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An analysis of public pension systems in the U.S. finds the largest and most prominent funds tend to be heavily invested in global publicly traded companies that have business activities in terrorist-sponsoring states.
According to a report by the organization DivestTerror.org, the top 100 pension systems in the U.S. invest between 15 and 23 percent of their portfolio in companies that do business in nations considered to be sponsors of terror. The group hopes to pressure such pension funds to change course, pull their funds from terror states and thereby help dry up the source of funds available to anti-American terrorists.
States the report: “From the pension system of this country’s smallest state, Rhode Island, which has close to $400 million invested in 41 companies that are active in terrorist-sponsoring states, to America’s largest public pension system – the California Public Employees Retirement System – which has over $17 billion invested in 201 such companies, the results were remarkably uniform.”
The report found 39 of the top 100 pension systems were invested in more than 100 companies with corporate ties to terrorist-sponsoring states. The companies in which they’re invested are involved in projects in rogue states valued at more than $73 billion.
The nations involved include Iran, Libya, Sudan, North Korean, Syria and Iraq before the fall of Saddam Hussein. Though Cuba is considered a rogue state, relevant data was unavailable to researchers.
“From the fact that virtually each and every public employee in this country holds stock in companies that partner with governments that sponsor terrorism flows an extraordinary opportunity: America’s 100 largest and most influential pension systems have the power to help defeat terrorism,” states the report. “To understand why requires only one further statistic: The total estimated value of the stock of some 400 companies doing business in terrorist sponsoring states held by America’s leading public pension systems is approximately $188 billion.”
With that level of stock value, the activist group believes, the top pension systems can exert “considerable influence” over the decision-making and business activities of those companies, resulting in a financial blow to those firms choosing to continue doing business with terror-sponsoring states.
Says the report: “There will no longer be simply profits to be garnered from investments in rogue states; from now on, there will be real costs. Ideally, those costs will translate into a choice between doing business with the American people and capital markets on the one hand or, alternatively, doing business with terrorists’ friends and this country’s enemies.”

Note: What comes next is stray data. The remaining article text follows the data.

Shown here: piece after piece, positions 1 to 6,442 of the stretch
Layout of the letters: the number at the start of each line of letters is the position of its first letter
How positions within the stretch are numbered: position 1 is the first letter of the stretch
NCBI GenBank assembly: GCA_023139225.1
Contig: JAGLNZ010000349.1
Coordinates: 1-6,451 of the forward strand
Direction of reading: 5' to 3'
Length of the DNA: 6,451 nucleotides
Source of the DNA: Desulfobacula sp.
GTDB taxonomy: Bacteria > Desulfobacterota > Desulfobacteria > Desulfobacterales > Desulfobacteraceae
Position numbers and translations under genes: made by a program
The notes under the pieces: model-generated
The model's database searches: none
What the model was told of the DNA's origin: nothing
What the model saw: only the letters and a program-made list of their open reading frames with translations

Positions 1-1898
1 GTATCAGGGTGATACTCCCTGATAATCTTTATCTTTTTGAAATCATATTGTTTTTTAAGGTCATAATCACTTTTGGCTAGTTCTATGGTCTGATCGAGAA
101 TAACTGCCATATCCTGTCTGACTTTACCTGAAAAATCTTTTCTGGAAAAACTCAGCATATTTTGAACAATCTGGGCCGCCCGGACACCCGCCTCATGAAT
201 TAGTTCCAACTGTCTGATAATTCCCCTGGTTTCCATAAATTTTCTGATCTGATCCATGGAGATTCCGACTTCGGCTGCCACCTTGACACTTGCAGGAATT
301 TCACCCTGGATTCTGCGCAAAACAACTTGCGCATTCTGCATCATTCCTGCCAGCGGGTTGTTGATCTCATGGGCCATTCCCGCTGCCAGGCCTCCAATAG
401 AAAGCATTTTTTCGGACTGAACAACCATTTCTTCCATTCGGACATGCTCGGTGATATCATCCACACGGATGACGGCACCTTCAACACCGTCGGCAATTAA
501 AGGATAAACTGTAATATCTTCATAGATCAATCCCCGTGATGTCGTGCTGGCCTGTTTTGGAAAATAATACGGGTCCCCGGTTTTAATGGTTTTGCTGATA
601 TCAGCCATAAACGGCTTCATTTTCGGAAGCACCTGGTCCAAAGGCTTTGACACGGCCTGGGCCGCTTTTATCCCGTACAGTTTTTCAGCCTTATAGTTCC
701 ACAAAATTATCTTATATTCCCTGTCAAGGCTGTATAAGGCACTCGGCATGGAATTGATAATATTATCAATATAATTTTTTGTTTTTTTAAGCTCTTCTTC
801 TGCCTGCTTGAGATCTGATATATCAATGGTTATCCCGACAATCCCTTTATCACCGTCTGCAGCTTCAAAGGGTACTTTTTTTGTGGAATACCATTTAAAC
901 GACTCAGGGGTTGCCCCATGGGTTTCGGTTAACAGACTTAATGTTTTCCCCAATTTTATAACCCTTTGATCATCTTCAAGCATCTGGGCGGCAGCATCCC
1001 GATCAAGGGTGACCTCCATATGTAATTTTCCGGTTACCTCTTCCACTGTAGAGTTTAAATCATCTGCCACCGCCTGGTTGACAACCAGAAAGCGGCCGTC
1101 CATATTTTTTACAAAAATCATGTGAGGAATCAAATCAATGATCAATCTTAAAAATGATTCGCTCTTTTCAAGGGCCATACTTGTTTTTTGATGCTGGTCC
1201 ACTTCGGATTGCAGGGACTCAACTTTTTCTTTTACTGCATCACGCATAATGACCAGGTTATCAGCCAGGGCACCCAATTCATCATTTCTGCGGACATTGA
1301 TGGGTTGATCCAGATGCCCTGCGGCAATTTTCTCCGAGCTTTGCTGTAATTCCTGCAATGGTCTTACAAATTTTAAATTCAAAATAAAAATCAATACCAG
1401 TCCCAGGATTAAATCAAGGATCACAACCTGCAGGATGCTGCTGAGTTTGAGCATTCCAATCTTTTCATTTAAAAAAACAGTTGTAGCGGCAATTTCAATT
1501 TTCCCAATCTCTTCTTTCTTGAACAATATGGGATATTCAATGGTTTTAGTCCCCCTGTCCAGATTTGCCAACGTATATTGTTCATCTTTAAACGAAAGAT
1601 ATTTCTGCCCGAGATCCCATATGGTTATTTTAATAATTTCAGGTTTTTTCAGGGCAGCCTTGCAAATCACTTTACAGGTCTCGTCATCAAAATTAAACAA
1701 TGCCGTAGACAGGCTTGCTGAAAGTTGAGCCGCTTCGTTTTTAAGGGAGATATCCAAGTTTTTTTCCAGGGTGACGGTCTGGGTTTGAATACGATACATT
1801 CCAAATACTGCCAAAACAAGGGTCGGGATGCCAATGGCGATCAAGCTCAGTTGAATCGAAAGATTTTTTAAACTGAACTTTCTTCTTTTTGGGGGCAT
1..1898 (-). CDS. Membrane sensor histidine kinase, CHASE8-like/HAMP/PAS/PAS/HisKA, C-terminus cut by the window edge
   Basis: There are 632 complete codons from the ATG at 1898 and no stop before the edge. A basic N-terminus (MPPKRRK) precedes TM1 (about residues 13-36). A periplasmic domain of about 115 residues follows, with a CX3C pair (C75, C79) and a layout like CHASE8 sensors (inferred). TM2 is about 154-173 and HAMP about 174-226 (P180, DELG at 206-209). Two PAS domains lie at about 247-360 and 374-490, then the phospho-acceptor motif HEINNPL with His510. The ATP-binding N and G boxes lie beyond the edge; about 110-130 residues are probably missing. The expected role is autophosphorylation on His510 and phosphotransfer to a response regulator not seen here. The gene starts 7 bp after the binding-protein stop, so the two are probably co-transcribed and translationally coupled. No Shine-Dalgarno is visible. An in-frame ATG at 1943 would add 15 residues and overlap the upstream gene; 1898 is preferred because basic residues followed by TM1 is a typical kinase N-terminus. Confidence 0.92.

DivestTerror.org, which is a project of the Center for Security Policy, mentions the South Africa divestment campaign of the 1980s that helped topple the apartheid system there. Besides hoping to pressure companies to withdraw from rogue nations, the group wants to see those nations also make changes – namely, stop supporting and funding terrorism.
The group mentions a letter penned by Sen. Frank Lautenberg, D-N.J., to the executive directors of the top 100 pension systems.
“It is unconscionable for our country’s public pension systems to permit investment in companies that provide revenues, advanced equipment and technology to countries that threaten our vital security interests,” wrote Lautenberg.
States the activist group: “Americans do not want to invest in terror, directly or indirectly. Regrettably, that is what is being done on a massive scale today. Stopping such a practice – the goal of DivestTerror.org – can make a significant contribution to waging and winning the war on terror.”
Besides working with public pension systems, DivestTerror.org encourages individual investors to take action by asking their brokers and portfolio managers to provide data on corporate ties to terrorist-sponsoring states. Those who do not, the group says, should be threatened with a loss of business.
If the information is obtained, the organization suggests writing to the offending companies and “explaining that you are divesting its stock and will not consider holding it in the future as long as its does business with countries that are state-sponsors of terror.”
In a recent commentary on the issue, WND columnist Craig R. Smith explained:
“U.S. law restricts American companies from doing businesses with terrorist-supporting nations including Iran, Sudan, Syria, Cuba, Libya and North Korea. But there’s a loophole that does not apply to a foreign or offshore subsidiary run by non-Americans.”
Smith advises his readers: “Stop feeling helpless in the fight against terrorism. Send a message to Wall Street that greed is not good and We the People are tired of participating in ‘commerce without morality’ – especially when it comes to funding terrorists!”